Julia Winckler reviews his life and work of photographer and doctor of letters.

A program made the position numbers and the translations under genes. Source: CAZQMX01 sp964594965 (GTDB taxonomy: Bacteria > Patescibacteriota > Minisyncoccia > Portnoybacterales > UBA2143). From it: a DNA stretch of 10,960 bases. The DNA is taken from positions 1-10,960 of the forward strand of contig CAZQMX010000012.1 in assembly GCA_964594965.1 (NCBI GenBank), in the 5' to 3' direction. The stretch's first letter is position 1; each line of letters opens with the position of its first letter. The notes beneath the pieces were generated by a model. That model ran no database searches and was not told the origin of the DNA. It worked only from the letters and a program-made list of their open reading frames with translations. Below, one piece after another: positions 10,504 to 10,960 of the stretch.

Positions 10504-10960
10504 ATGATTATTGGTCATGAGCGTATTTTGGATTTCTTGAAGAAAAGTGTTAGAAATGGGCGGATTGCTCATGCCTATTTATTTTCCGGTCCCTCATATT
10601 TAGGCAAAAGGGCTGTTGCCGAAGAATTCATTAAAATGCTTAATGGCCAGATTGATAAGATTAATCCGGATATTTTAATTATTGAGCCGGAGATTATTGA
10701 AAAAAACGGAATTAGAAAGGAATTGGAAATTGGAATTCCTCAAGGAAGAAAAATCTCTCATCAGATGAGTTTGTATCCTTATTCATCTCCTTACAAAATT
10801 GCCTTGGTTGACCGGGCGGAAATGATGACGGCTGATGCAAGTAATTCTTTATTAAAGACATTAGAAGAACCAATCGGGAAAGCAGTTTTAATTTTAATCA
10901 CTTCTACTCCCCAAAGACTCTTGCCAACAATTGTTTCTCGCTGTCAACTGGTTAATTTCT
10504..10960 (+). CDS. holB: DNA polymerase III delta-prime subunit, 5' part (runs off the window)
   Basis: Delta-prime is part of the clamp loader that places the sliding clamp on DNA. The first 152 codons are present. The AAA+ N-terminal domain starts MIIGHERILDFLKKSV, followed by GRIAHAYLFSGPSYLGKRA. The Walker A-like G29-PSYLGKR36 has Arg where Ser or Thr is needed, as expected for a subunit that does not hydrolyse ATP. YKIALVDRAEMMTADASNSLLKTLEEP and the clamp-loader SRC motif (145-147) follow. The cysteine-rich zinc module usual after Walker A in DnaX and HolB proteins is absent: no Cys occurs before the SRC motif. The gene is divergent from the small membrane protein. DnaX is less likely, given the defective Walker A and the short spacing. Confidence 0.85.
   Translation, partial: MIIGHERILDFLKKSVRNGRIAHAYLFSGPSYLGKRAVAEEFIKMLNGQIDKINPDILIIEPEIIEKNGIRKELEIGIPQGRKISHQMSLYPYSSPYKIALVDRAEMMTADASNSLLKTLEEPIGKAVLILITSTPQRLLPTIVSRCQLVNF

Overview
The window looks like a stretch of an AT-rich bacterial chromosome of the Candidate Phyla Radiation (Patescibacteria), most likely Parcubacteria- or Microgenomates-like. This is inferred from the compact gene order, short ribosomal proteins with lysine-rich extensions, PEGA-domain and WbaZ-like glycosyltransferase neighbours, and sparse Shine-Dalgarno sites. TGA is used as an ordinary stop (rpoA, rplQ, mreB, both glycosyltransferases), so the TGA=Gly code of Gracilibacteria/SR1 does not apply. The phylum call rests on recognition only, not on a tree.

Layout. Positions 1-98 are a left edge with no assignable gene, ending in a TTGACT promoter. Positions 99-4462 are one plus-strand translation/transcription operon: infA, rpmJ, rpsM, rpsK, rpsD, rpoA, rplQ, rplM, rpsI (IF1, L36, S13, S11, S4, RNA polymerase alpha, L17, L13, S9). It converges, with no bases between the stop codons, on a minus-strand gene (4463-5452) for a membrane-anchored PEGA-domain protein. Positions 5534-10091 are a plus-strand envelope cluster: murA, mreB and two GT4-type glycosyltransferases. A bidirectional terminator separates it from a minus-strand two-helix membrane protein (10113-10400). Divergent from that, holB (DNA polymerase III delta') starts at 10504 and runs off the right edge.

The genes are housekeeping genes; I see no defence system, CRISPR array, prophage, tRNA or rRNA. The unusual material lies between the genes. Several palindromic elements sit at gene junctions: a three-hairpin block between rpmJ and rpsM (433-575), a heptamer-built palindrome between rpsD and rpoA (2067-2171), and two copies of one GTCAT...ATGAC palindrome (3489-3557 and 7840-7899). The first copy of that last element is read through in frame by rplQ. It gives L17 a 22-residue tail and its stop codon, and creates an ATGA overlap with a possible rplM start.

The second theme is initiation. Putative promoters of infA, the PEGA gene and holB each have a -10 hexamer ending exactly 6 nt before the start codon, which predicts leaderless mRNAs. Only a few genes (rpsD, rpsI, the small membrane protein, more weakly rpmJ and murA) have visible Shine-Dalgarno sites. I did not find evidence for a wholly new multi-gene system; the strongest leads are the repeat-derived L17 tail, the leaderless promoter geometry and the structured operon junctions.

The long life and work of the extraordinary documentary photographer, cameraman, and humanist, Wolf Suschitzky (born 1912, Vienna) who has died at the age of 104 on 7 October, touches upon key historic moments and major photographic and cinematographic developments across the 20th century. Wolf’s distinguished career began in the 1930s when he came to Britain after escaping Nazi persecution. His sister, Edith Tudor-Hart, also a distinguised photographer and big influence on Wolf, had already emigrated here. Major recent retrospectives of Wolf's work include the solo exhibition An exile's eye: The photography of Wolfgang Suschitzky at the Scottish National Portrait Gallery, Edinburgh, 2002 and Wolf Suschitzky: Seven Decades of Photography at the Austrian Cultural Forum, London, 2014. His work has also been included in prestigious group exhibitions at Tate Britain: How we are: Photographing Britainin 2007, and Another London: International Photographers capture city life 1930-1980 in 2012. The same year, he was honoured for his contributions to working in film with a BAFTA lifetime achievement award. In July 2014, at the age of nearly 102, Wolf received his first honorary doctorate of arts, from the University of Brighton, and attended with his partner Heather Anthony, his daughter Julia and son Misha. The award gave him great pleasure.